# How to calculate the prediction interval from two independent forecasts of time series?

Lets say I have two time series a and b and I predict the next value and a prediction interval (say lower and upper 80%) of each of these two. I end up with something like that: a: [10, 20, 30] and b: [2, 7, 12] (as [lo80%, prediction, high80%]). As these time series are independent, I see I could just add 20 + 7 to get a prediction of a + b, but what about the prediction interval? I suppose I cant just add them to [12, 27, 42], right?

(Sorry if it is too simple a question)

You need to make some assumptions about the distribution of each prediction, but since your confidence intervals are symmetric I am writing the Gaussian distribution case.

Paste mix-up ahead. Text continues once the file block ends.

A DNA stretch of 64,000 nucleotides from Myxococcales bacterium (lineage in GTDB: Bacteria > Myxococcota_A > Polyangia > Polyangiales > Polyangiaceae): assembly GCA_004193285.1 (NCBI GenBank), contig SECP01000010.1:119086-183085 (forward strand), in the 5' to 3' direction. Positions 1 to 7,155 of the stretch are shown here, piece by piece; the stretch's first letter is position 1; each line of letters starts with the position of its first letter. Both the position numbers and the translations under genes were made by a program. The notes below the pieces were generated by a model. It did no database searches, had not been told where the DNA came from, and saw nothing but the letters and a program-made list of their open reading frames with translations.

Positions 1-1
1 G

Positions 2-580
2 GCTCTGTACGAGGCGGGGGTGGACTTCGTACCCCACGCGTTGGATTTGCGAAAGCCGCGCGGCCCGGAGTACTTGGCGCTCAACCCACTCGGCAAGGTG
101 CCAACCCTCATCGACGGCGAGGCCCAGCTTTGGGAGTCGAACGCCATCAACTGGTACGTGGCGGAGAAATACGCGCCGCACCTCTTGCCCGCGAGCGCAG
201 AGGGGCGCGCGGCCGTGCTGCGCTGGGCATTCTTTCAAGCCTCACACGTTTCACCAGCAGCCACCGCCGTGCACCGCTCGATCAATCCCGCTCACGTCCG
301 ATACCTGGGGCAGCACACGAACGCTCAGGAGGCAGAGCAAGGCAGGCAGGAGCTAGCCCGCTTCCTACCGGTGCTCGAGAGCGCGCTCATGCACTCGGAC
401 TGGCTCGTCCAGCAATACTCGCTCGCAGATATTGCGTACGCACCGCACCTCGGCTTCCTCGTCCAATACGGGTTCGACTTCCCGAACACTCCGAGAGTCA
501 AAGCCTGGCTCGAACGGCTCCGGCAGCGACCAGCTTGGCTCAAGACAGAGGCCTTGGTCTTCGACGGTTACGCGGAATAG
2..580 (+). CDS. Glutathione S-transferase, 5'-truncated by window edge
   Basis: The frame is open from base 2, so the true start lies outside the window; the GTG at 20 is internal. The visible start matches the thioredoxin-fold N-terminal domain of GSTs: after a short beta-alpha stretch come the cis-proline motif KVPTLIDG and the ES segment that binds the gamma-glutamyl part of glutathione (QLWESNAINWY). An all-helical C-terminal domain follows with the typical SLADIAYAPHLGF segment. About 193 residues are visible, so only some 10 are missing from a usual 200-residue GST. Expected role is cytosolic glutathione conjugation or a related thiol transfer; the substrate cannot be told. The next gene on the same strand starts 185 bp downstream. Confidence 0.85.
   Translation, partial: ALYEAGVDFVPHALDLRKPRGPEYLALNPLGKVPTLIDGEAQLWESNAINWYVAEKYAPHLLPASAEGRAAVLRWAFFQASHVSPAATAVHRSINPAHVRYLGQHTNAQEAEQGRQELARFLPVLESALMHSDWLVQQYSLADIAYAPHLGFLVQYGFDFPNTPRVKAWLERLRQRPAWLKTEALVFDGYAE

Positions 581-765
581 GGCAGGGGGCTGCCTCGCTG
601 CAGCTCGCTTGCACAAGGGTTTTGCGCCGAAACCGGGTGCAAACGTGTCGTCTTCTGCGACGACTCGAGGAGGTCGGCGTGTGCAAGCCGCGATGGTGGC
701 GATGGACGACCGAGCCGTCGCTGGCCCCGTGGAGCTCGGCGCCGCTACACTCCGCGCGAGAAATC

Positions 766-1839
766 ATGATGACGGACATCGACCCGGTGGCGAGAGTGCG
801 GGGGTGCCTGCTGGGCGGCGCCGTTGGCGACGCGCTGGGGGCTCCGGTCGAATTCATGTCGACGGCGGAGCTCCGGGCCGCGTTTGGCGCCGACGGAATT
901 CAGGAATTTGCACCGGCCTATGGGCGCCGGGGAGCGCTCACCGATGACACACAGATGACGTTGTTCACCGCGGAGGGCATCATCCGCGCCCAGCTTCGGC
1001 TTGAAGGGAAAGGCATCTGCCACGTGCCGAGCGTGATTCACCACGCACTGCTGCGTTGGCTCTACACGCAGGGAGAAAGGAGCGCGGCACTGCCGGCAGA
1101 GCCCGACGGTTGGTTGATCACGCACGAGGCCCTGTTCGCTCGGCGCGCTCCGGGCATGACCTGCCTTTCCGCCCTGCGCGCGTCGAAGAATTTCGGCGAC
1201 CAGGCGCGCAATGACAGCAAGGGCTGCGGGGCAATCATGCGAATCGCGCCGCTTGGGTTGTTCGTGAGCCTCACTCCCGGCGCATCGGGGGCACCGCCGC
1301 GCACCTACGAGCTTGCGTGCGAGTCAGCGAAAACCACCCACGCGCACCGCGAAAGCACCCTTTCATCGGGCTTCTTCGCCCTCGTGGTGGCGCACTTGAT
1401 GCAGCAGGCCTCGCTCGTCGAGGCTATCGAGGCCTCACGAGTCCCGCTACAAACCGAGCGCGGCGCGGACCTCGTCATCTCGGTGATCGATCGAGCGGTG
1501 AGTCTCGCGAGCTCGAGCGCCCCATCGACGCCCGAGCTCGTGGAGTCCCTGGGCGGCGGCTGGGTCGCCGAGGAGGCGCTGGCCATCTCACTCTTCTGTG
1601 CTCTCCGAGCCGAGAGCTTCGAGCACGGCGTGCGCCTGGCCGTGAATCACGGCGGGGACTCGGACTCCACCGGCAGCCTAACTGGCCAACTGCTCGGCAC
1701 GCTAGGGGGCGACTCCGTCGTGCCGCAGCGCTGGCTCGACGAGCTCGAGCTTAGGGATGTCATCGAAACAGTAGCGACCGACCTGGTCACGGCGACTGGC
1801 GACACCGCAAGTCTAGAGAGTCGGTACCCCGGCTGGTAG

For a Gaussian RV the 80 percentile corresponds to being $\approx 0.8416 \sigma$ away from the mean, so the standard deviation for each prediction can be calculated as $\sigma = (q_{(0.80)} - \mu) / 0.8416$.

For independent RVs, $\text{Var}(X + Y) = \text{Var}(X) + \text{Var}(Y)$, therefore

\begin{align} q_{(0.80)} &= 0.8416\cdot\sigma_{X+Y} + \mu_{X+Y} \\ &= 0.8416 \cdot \sqrt{(10 / 0.8416)^2 + (5/.8416)^2} + \mu_{X+Y}\approx 11.18 + \mu_{X+Y} \end{align}

So the 80% CI and prediction for the sum is [15.82, 27, 38.18].

• +1 Did you notice that the value of $0.8416$ is irrelevant? You can obtain $11.18 = \sqrt{(10^2+5^2)}$.
– whuber
Sep 4, 2012 at 12:31
• @whuber I wish I could say the inclusion was solely pedagogical but alas I missed that fact. Of course if one wants something other than the 80th quantile of the sum, this shows how to calculate it from the 80th quantile of the parts. Sep 4, 2012 at 22:17